Horse sense on University

Wild horses couldn’t stop on Gainesville’s first forgiving road.

It was just after the beginning of the last century that we hardened a sandy stretch of E. University Avenue with clay and limestone.

Now that was progress…even if the occasional horse-drawn wagon did tend to run amok.

Here’s how JPH Bell, longtime Gainesville postmaster, remembered it in Jess G. Davis’ book “The History of Gainesville.”

“When the team got to the rocked streets, the wagon got easier to pull, it began rattling on the hard streets,” he recounted. “Unaccustomed to city sights, the team got out of control…with everybody scattering.”

It’s safe to say that whoever designed the city’s first hard-surfaced road didn’t take horse sense into account. But then, that’s pretty much the history of “forgiving” roads in autoAmerica.

Basically that’s a road purposely over-engineered so that if the occasional motorist does something careless – like step on the horsepower – the consequences are less likely to be lethal. At least for the motorist.

But as Tom Vanderbilt put it in his 2008 book “Traffic,” a forgiving’ road tends to be a “permissive road” precisely because forgiving designs encourage people to drive faster and with less care.

Thus the “pursuit of a kind of absolute safety” on forgiving roads “has in many cases made them less safe.”

Which is precisely why we keep losing pedestrians and cyclists on University Avenue.

Because its broad, multiple-lanes and good lines of sight encourage drivers to speed up without worrying overly much about wrapping themselves around a tree in the process.

Fortunately, we took down University Avenue’s big trees years ago. In the name of traffic safety.

Unfortunately, we’ve since learned that it’s the bystanders – those not cocooned inside a couple tons of steel – who tend to suffer the bloody consequences.

So I was puzzled to read that University Police Chief Linda Stump-Kurnick – UF’s chief public safety officer – opposes narrowing University Avenue.

She told the Sun a narrower (i.e. traffic calmed) University would only confuse drivers, especially young students. “It adds to the complexity of a… road with issues,” Stump-Kurnick said. “At night, when you throw the lights in with people not knowing where they are going and what the heck is going on, absolutely it’s a problem.”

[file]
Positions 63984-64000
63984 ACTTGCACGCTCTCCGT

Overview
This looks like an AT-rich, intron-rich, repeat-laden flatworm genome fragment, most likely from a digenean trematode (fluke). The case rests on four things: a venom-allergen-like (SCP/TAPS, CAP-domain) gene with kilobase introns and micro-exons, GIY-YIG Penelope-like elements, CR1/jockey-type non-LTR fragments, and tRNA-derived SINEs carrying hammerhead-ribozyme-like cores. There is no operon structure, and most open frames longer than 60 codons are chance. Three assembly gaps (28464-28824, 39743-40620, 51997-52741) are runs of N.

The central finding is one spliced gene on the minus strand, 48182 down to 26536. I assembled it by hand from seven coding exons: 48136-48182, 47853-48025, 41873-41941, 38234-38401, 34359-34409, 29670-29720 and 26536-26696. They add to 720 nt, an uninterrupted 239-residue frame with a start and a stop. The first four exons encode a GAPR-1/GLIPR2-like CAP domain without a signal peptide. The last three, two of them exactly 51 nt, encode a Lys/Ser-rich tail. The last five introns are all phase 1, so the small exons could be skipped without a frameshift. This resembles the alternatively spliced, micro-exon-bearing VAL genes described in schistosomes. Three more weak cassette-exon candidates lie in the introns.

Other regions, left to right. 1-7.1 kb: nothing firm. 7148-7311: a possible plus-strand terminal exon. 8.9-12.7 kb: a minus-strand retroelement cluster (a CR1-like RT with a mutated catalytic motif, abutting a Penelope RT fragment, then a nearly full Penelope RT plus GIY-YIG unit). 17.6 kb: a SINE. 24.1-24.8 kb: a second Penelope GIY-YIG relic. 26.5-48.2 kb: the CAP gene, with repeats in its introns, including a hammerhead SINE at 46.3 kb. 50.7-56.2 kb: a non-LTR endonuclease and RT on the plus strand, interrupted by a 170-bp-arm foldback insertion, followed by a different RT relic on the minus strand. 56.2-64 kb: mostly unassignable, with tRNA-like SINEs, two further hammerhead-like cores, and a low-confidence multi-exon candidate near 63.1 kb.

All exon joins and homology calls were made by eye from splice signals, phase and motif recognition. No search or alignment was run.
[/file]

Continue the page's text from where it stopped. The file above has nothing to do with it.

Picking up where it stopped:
Well, I suppose that’s one way to look at it. It is certainly the way traffic engineers have looked at it for decades.

But look at the body count on University Avenue over just the past year, Chief, and tell me that drivers aren’t already confused over the “complexity” of its design.

By the way, have you noticed the new roundabout just south on Lake Alice on UF’s Museum Road?

That’s Traffic Calming 101: Because it’s better to be confused on a road designed to induce 15 mph driving than on a permissive road that makes 50 mph or faster the norm.

One more thing. While we’re wringing our hands and hoping that more enforcement might make University Avenue less lethal, UF is moving ahead with plans to convert its historic northeast quarter into a vehicle-free zone. If anything that means there will be more, not less, foot and bike traffic right on the edge of one of Gainesville’s most dangerous roads.

If we don’t redesign it for safety, let’s at least have the decency to restore University Avenue’s original name.

That was Liberty Street: Because here, freedom to drive trumps all.

Ron Cunningham is former editorial page editor of The Sun. Read his blog at Email him at

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